Brian Eno Drums Between the Bells Review

Album. Released 2011.  

BBC Review

Veteran musical pioneer teams up with “thinker and writer”.

Wyndham Wallace 2011

It’s hard to know what’s more surprising: the fact a man approaching his mid-60s continues to release groundbreaking music in such quantities that this is his second album in less than a year, or the fact that this latest, a collaboration with poet Rick Holland, is arguably as exciting as anything he’s done for a while. It’s up against stiff competition, too: his last, 2010’s Small Craft on a Milk Sea – his debut for the dependable Warp Records – proved he remains as relevant as ever, and it was preceded two years earlier by a welcome reunion with David Byrne for Everything That Happens Will Happen Today.

Those familiar with the multiple musical identities adopted by the long-term musician, producer, artist and theorist will find plentiful reasons to welcome this sudden rush of productivity. It’s almost as though he’s been biting his tongue whilst on production duties for the commercial likes of Coldplay and U2, saving more radical ideas for himself but integrating them into the kind of structures that first earned him plaudits. Rick Holland, too, must be delighted that the musical experiments they began in 2003 have finally come to fruition: there can be few greater endorsements than to have one’s words showcased amidst the lavish soundscapes Eno has constructed here.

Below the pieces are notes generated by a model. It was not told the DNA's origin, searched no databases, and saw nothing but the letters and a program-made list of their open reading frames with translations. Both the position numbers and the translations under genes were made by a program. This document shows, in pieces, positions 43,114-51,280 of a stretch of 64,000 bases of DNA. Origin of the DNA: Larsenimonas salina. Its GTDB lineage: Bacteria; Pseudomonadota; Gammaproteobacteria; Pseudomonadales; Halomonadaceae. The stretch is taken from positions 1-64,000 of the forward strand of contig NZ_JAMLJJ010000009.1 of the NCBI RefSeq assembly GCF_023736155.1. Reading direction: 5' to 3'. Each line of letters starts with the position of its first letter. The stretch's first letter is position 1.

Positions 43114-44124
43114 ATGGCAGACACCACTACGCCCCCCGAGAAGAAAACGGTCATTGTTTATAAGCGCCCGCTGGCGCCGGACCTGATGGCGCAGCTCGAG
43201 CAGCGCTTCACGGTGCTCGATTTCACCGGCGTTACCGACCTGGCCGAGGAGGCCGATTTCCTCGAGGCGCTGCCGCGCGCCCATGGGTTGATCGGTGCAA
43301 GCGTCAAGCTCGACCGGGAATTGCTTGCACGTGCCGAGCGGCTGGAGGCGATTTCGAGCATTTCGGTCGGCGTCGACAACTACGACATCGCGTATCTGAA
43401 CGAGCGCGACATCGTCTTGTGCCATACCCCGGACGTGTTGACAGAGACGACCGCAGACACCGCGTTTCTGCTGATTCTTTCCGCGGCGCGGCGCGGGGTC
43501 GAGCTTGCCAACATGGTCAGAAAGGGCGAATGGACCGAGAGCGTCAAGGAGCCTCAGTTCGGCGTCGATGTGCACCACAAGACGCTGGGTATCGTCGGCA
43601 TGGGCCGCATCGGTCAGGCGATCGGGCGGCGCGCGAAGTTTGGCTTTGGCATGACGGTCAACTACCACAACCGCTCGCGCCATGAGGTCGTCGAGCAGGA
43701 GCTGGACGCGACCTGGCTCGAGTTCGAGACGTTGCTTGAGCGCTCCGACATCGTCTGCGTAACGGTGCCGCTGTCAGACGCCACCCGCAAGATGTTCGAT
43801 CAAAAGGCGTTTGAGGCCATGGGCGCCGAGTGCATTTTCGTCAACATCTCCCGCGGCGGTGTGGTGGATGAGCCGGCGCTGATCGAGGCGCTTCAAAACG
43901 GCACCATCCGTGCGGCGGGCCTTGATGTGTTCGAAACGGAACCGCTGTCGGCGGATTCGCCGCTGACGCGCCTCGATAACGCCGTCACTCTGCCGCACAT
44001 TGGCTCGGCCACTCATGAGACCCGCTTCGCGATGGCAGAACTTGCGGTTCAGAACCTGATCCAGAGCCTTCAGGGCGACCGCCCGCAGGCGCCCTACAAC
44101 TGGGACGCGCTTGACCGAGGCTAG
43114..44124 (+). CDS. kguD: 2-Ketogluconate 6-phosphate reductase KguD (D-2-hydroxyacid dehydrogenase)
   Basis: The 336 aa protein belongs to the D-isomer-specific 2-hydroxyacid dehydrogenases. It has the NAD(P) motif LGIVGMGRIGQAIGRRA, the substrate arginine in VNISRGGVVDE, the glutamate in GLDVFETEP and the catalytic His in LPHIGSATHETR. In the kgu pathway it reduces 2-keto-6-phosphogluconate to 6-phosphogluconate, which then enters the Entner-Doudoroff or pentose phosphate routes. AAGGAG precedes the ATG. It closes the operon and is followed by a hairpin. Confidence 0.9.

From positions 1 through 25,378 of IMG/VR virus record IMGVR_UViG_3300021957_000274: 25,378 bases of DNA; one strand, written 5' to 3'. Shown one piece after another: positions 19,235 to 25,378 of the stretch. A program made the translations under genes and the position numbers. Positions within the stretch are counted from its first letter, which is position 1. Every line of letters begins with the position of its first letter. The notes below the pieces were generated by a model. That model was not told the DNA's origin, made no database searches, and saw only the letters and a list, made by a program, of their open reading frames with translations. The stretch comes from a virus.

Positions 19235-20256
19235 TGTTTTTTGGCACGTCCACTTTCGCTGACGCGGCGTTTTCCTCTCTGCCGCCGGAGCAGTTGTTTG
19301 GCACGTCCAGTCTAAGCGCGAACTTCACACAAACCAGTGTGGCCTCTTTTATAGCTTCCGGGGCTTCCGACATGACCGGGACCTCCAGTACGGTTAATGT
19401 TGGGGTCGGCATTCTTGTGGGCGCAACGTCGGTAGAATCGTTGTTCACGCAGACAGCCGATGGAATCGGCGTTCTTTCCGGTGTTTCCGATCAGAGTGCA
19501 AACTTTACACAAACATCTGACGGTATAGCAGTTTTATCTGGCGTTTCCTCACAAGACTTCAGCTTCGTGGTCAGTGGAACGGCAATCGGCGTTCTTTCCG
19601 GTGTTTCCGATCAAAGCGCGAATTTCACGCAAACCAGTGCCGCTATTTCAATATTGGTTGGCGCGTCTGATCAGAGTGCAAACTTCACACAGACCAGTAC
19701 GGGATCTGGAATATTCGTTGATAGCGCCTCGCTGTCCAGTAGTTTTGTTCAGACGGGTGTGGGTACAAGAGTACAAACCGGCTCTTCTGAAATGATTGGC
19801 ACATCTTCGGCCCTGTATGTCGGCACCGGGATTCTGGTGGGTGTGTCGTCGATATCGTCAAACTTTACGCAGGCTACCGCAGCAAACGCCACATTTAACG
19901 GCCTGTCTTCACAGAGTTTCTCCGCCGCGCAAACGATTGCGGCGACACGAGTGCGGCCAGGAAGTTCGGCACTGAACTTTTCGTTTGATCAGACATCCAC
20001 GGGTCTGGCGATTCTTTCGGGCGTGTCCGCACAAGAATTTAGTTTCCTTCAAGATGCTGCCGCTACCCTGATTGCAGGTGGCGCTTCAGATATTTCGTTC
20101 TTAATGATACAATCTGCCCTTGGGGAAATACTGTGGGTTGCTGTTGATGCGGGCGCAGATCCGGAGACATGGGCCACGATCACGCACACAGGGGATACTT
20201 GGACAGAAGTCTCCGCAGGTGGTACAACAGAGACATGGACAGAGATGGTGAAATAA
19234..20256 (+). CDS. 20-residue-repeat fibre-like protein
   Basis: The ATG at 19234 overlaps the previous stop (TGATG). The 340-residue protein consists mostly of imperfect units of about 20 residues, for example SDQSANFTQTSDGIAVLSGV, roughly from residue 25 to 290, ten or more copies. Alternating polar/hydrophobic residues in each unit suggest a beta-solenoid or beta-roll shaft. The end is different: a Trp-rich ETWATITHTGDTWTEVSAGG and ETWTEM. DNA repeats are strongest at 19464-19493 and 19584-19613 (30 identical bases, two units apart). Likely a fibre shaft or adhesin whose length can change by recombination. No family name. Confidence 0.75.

So Drums… operates within the realms of electronica, ambience and spoken word, full of the kind of subtle studio trickery that has made Eno such an intriguing personality. Sounds Alien, for instance, is full of rattling percussion, thunderous bass and an adrenalized delivery of Holland’s words by Aylie Cooke interrupted by a triumphant synth line seemingly stolen from an 80s pop hit, while Glitch frames a computerised voice amidst rhythmic tapping and shimmering keyboards that burst open into what sounds like a bank of scratched and stuttering CDs. Both, it has to be said, are not a million miles away from Underworld, with whom Eno has also recently collaborated; but both remain uniquely Eno-esque.

Meanwhile Dreambirds, The Real and – inevitably, given its title – As If Your Eyes Were Partly Closed as If You Honed the Swirl Within Them and Offered Me… The World – are amongst those that could nestle amongst the best of Eno’s ambient work, the minimalist compositions full of familiar sonics but still as comforting as ever. Amongst these lie gratifyingly tense tracks like The Airman, with its dense layer of synthetic textures; the sluggish A Title, its rhythm track slowed down to a crawl; and Bless This Space, where Eno’s grave intonation, lush instrumentation and menacing drums recall the more cinematic experiments of Switzerland’s groundbreaking Yello.

It is, frankly, classic Eno. Holland too emerges from it well, though his contributions tend to be less immediate. But with phrases like "People the sky with your wan strokes" slowly emerging from the surroundings, this just means the album is even more likely to endure.

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